PREPARE to be surprised. I've just been driving a ‘reasonably ‘priced all-electric car and, guess what? it's fun.
Not just a glimmer of fun, as in enough to raise a slight smile but it delivers serious grins in the way that a Mini Cooper used to be back in the dark ages.
The subject of frivolity was, would you believe, the latest Nissan Leaf in e+Tekna form. Its immediacy of response, smooth (and silent) getaway is almost addictive. Mind you, indulge in this extravagance too much and the charge will decrease faster than a tenner in a betting shop.
Now in its second generation, and with loads more EV competition, the current model - pun intended - has thoroughly cast off any relationship with a milk float. The 59kWh battery pack fitted to the review car allows a potential range of 239 miles and acceleration to 62mph in a nifty seven seconds - that's warm-hatch territory.
It's not quite in the Tesla league, but its abundant torque allows it to show the way to many larger ICE models. Also cornering is relatively roll-free and grippy for fast cross country driving.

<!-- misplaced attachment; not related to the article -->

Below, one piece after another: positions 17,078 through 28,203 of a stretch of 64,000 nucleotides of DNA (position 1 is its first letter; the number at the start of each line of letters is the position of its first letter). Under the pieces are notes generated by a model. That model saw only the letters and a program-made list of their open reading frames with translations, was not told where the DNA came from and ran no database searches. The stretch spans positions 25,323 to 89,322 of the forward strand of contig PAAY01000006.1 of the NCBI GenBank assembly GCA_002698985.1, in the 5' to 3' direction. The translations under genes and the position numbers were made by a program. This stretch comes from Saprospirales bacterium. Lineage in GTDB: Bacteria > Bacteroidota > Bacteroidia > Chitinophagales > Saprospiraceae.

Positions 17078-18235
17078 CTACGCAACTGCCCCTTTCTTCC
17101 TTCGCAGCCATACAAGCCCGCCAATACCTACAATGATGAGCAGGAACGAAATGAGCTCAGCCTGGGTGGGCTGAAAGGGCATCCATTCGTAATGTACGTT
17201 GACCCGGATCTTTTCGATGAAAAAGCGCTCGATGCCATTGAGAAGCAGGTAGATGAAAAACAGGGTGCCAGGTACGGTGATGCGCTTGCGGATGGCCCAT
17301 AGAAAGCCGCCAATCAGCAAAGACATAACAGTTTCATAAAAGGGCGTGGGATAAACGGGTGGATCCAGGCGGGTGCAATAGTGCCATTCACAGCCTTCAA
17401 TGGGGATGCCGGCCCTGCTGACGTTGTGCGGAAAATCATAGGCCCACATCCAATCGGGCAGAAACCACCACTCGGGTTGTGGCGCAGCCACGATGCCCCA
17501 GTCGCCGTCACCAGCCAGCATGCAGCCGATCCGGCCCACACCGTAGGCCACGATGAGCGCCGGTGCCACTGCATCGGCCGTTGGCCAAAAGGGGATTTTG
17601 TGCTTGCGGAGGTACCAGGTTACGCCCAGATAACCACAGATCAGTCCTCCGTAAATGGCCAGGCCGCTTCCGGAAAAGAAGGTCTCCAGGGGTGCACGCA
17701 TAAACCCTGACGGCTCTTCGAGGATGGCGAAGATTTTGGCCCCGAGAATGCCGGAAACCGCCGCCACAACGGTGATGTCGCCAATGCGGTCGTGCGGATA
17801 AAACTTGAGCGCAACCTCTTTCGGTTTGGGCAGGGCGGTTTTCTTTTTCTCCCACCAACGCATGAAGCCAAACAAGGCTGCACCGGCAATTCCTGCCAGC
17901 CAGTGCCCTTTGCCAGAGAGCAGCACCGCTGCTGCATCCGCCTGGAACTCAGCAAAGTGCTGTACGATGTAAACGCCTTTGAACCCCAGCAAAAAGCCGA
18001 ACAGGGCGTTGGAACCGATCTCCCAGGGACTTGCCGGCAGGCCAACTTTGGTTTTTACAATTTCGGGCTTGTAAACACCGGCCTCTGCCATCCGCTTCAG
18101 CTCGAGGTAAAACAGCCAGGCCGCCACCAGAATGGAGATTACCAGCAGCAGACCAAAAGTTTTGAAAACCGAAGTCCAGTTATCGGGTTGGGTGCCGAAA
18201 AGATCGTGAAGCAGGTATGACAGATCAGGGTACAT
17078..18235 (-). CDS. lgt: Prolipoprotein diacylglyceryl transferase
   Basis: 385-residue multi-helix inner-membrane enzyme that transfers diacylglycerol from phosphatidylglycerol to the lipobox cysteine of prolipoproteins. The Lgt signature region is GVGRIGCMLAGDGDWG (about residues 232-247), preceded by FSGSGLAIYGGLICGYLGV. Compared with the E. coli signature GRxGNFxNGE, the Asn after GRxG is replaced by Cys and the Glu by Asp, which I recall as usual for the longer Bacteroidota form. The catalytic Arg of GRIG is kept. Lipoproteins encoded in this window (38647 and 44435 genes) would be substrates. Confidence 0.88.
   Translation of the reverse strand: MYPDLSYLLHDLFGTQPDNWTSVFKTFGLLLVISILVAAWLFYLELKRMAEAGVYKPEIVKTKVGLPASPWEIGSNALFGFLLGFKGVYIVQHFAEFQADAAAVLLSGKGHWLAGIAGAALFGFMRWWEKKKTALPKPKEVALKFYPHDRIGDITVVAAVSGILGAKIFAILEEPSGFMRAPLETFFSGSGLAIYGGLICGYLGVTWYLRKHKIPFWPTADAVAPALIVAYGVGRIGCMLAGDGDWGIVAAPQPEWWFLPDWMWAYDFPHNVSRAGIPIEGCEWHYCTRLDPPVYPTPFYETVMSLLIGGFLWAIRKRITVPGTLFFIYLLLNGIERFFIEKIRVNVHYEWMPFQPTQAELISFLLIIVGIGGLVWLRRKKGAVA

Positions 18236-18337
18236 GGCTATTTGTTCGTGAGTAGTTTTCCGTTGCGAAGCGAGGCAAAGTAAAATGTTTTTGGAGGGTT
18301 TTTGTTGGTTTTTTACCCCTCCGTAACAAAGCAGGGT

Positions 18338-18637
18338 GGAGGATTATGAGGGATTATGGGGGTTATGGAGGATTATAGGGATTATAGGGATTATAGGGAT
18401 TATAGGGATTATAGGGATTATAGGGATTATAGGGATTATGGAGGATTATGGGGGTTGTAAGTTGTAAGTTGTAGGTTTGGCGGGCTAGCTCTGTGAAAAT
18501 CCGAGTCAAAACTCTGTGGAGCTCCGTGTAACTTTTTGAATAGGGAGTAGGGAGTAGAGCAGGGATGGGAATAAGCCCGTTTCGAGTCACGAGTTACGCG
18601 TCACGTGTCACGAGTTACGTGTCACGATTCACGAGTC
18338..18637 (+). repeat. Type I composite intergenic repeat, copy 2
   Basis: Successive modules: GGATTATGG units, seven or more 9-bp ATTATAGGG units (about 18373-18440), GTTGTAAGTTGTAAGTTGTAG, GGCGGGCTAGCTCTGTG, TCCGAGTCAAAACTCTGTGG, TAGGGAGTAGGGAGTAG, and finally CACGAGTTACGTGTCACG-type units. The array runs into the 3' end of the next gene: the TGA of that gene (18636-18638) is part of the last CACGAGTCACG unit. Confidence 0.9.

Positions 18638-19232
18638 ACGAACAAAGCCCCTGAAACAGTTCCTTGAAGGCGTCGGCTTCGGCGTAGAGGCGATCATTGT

Ride is comfortable and absorbent without feeling ‘floaty' and pock-marked surfaces are handled with ease, transferring few jolts to the passenger compartment.
It's quite possible to just use a single pedal to drive the Leaf. Its E-pedal system allows you to slow down and even stop by lifting the off the throttle using the battery's energy regeneration. Of course, if you prefer a more conventional style, just dab the brake pedal in the normal way.
An added bonus of the relatively small battery is that an overnight charge via a three-pin plug will give you nearly full range, very useful when staying at a friend's home who doesn't have a fast-charging wall box.
The cabin is surprisingly spacious with high-set front seats and decent shoulder room, plenty of storage areas and cubbies. There are also two cup holders between the front seats.
Room in the rear is even more generous with loads of legroom, although the roof height may be restrictive for those much more than six foot tall. The boot, too, is larger than that of most rivals with ample space for holiday luggage although there is a noticeable lip over which cases must be hauled.
The rear seats split and fold 60-40 in the usual way, and there are nets either side of the boot in which to store the charging cables.
All versions of the Leaf come with automatic emergency braking and pedestrian detection as standard. Lane departure warning and blind-spot monitoring are also fitted.
For those concerned about battery longevity, Nissan says the power pack fitted to the Leaf is expected to last the life of the car and it is guaranteed for eight years/100,000 miles.